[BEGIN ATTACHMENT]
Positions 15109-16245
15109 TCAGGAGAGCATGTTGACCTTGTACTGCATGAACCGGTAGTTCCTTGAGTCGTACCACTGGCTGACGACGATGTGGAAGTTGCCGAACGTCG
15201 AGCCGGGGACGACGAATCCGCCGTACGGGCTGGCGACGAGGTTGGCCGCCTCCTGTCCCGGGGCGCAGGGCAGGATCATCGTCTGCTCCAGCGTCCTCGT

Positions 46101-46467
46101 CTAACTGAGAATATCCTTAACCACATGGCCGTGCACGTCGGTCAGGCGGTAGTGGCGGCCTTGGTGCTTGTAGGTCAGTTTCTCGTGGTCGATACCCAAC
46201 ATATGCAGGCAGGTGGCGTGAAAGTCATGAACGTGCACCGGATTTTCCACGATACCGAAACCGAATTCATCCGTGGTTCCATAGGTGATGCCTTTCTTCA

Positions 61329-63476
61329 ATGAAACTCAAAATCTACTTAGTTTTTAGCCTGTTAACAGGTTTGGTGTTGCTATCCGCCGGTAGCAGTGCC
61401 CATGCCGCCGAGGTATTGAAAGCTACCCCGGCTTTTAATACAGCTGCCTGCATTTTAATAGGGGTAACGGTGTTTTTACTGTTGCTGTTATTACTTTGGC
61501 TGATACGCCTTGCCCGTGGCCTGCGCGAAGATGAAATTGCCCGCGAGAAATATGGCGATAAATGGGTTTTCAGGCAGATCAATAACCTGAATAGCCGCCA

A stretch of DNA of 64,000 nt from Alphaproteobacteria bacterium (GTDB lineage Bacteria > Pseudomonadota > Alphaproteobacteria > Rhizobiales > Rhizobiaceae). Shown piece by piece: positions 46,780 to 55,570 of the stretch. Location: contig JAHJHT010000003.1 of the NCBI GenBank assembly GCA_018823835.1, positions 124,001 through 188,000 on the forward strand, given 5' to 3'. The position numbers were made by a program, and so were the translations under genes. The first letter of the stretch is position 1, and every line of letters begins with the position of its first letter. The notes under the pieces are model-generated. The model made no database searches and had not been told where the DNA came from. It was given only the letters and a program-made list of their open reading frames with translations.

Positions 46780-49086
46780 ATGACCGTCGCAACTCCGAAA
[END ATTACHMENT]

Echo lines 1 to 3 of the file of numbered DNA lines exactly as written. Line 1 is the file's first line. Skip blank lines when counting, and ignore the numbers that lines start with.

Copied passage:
Positions 15109-16245
15109 TCAGGAGAGCATGTTGACCTTGTACTGCATGAACCGGTAGTTCCTTGAGTCGTACCACTGGCTGACGACGATGTGGAAGTTGCCGAACGTCG
15201 AGCCGGGGACGACGAATCCGCCGTACGGGCTGGCGACGAGGTTGGCCGCCTCCTGTCCCGGGGCGCAGGGCAGGATCATCGTCTGCTCCAGCGTCCTCGT